Remember when Apple's FaceTime stopped working years ago? Turns out it was a deliberate part of Apple's planned obsolescence tactics.
Apple is accused of deliberately crippling features for people who didn't upgrade their iPhones and iOS, in a class action lawsuit over its FaceTime video-conferencing software.
Last week, US district judge Lucy Koh allowed a class-action lawsuit against the tech giant to move forward after she rejected Apple's argument that it can do whatever it wants with people's iPhones because users agree to its terms-of-service agreement.
At the heart of the lawsuit, filed in California, is a decision by Apple to kill off FaceTime for those who were not using the latest iPhone and the latest operating system software. In April 2014, they had let a digital certificate expire prematurely which broke the video-conferencing service for anyone using version 6 or lower of iOS.
Apple claimed at the time that there was a "bug" and users needed to upgrade to the latest version—iOS 7—to fix things. But internal documents suggest that Apple knowingly broke FaceTime for tech holdouts because it was costing it money.
Six months earlier, the latest version of its operating system, iOS 7, had been released, and included a fundamental change to the way FaceTime worked. But many iPhone 4 users were wary about iOS 7 because the resource-hungry upgrade made their phones run slowly.
So they stuck with iOS 6. But then FaceTime suddenly stopped working, and when asked about it, Apple told them to upgrade to iOS 7 or buy the latest phone: the iPhone 5.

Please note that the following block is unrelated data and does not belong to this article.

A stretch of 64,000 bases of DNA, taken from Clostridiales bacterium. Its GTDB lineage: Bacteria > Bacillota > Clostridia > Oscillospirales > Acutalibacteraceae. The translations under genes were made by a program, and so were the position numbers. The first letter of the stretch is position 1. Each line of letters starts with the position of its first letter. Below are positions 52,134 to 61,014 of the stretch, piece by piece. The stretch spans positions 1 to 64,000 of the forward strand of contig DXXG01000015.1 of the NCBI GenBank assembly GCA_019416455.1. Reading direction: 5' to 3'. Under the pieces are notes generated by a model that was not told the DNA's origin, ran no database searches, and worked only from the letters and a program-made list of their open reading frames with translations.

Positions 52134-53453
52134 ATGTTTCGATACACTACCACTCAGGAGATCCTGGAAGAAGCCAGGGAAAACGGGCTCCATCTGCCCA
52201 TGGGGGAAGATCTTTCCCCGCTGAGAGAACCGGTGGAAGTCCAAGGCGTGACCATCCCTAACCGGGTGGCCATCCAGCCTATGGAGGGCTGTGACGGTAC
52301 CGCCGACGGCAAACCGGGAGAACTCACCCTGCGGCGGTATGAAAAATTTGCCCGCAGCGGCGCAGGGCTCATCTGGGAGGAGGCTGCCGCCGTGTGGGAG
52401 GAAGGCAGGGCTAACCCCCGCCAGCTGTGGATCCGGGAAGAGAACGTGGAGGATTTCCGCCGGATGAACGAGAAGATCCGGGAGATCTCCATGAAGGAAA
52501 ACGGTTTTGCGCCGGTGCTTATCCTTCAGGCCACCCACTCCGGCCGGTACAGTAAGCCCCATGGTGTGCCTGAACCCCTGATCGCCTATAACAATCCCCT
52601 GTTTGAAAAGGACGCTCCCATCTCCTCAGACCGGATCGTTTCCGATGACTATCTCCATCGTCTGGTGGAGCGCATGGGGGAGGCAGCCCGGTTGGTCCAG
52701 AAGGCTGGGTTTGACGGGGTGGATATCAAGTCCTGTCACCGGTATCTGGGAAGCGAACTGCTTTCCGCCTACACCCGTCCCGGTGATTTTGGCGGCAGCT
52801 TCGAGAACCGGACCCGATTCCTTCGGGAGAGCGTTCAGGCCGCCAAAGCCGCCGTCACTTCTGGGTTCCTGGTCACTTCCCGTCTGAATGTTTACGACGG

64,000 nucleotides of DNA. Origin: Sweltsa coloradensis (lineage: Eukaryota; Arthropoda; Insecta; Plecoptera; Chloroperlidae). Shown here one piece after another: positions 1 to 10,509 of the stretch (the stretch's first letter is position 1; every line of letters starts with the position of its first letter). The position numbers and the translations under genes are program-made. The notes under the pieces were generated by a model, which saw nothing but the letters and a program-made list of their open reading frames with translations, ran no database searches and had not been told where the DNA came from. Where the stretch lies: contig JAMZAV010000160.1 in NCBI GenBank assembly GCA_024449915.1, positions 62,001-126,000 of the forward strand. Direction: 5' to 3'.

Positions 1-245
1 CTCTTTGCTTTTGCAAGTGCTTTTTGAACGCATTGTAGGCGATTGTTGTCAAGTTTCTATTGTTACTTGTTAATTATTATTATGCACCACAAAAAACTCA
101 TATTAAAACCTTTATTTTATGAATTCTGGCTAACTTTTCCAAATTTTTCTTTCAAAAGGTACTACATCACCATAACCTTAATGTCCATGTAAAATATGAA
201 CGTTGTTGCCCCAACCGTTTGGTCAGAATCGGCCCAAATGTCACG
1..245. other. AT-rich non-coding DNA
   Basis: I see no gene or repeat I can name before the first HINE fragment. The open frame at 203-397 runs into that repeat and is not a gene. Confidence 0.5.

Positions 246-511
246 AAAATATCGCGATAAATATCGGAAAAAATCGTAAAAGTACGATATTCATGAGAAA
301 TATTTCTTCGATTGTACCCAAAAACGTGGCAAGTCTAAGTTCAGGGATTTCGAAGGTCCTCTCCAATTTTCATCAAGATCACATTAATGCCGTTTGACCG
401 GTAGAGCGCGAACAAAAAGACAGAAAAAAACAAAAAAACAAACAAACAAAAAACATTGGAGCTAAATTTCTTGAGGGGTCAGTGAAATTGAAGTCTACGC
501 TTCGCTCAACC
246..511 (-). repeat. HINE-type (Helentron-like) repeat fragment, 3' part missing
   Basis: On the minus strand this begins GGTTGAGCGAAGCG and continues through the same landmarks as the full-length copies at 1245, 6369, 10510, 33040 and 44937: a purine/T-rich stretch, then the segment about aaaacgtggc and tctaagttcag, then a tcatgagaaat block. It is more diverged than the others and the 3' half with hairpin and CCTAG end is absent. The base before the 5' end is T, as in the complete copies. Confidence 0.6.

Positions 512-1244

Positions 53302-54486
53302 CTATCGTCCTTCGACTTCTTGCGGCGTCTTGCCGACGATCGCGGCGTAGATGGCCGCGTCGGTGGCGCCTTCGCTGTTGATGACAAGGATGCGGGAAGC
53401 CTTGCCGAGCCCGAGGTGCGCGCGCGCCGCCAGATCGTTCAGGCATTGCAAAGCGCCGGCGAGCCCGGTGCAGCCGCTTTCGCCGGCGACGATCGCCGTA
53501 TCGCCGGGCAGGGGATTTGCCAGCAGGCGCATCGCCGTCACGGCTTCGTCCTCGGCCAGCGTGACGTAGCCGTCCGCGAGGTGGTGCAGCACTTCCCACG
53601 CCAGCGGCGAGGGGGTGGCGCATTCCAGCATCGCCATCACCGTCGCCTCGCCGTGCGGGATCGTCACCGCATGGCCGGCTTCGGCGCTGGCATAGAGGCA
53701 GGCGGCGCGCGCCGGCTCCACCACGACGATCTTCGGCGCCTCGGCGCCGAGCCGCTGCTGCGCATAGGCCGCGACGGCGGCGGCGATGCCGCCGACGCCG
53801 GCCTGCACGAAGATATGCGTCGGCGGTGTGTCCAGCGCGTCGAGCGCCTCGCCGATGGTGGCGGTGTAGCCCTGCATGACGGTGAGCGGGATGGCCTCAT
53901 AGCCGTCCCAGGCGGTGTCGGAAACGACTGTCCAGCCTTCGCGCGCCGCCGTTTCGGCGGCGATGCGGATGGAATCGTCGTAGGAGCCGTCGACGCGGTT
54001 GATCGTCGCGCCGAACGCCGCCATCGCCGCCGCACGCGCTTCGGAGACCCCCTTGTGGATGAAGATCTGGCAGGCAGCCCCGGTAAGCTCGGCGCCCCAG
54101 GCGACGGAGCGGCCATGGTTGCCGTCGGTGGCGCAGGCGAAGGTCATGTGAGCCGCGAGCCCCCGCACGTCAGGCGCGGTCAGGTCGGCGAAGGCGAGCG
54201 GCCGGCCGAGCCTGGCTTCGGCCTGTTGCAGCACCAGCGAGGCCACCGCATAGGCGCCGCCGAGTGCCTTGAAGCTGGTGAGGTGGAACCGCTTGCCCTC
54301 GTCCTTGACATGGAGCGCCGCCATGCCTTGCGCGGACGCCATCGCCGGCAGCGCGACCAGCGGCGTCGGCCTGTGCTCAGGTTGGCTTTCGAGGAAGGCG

Now that Judge Koh has certified the lawsuit, this means it can move forward as a class-action lawsuit and pull in others who have been affected. But there are a couple of limitations.
First, you have to live in California—Judge Koh rejected the attempt to make it a national class-action lawsuit because the laws under consideration vary widely across the United States. And second, it can't be on a jail-broken phone.
So if you live in California and got frustrated when your iPhone 4 became incredibly slow or were prevented from using FaceTime because you didn't want to upgrade to iOS 7 then you might be in line for a payout if the lawyers win the case.
Of course, this being Apple, if it does lose, it will appeal the decision to the ends of the earth... so don't expect that money any time soon.
Sent to us by: Roy W. Nash
Well, it just got easier to run Ubuntu on Windows 10 as a virtual machine—and SURPRISE: it’s all thanks to Microsoft.
Windows 10 Pro users are now able to spin up an enhanced Ubuntu virtual machine directly from the Hyper-V Quick Create tool.
The Hyper-V gallery Ubuntu image lets Windows users get a full Ubuntu 18.04 desktop session set-up and running sooner, with fewer post-install steps required to make it usable.
The bootable Hyper-V image of Ubuntu 18.04 LTS comes with xRDP pre-configured to support “Enhanced Session Mode” out-of-the-box.
“Enhanced Session Mode” in Hyper-V is kind of like Guest Tools in VirtualBox in that, once enabled, you get better integration between host and guest, including Clipboard support, Dynamic desktop resizing, Shared folders & drive redirection, and Seamless mouse sharing.
An awful lot of Ubuntu users run Ubuntu on Windows using virtual machines. Microsoft is aware of that fact, hence the creation of the Windows Subsystem for Linux (WSL).
Aware that many developers and IT admins on Windows rely on virtual machines to run Linux on Windows, Microsoft decided to roll its sleeves up and work with upstream XRDP—an implementation of Microsoft’s RDP protocol for Linux—to iron out the kinks.
And the result is this news: the Ubuntu 18.04 Hyper-V image, which is arguably more flexible than WSL as it supports a full GUI session, has neat system integrations, and (of course) actually uses the Linux kernel!